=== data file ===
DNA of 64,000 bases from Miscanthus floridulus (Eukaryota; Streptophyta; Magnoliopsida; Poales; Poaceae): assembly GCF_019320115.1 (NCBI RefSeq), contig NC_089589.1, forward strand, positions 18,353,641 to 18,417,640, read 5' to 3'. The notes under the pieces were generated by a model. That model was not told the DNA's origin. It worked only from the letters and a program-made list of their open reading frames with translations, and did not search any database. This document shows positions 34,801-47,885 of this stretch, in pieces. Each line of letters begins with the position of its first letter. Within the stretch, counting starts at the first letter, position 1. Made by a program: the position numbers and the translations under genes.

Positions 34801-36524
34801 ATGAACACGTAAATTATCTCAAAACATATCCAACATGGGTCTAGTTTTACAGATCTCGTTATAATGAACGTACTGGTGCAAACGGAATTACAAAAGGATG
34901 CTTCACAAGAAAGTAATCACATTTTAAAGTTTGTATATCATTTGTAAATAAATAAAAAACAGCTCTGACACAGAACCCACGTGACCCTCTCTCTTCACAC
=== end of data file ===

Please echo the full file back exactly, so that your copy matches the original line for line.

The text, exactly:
DNA of 64,000 bases from Miscanthus floridulus (Eukaryota; Streptophyta; Magnoliopsida; Poales; Poaceae): assembly GCF_019320115.1 (NCBI RefSeq), contig NC_089589.1, forward strand, positions 18,353,641 to 18,417,640, read 5' to 3'. The notes under the pieces were generated by a model. That model was not told the DNA's origin. It worked only from the letters and a program-made list of their open reading frames with translations, and did not search any database. This document shows positions 34,801-47,885 of this stretch, in pieces. Each line of letters begins with the position of its first letter. Within the stretch, counting starts at the first letter, position 1. Made by a program: the position numbers and the translations under genes.

Positions 34801-36524
34801 ATGAACACGTAAATTATCTCAAAACATATCCAACATGGGTCTAGTTTTACAGATCTCGTTATAATGAACGTACTGGTGCAAACGGAATTACAAAAGGATG
34901 CTTCACAAGAAAGTAATCACATTTTAAAGTTTGTATATCATTTGTAAATAAATAAAAAACAGCTCTGACACAGAACCCACGTGACCCTCTCTCTTCACAC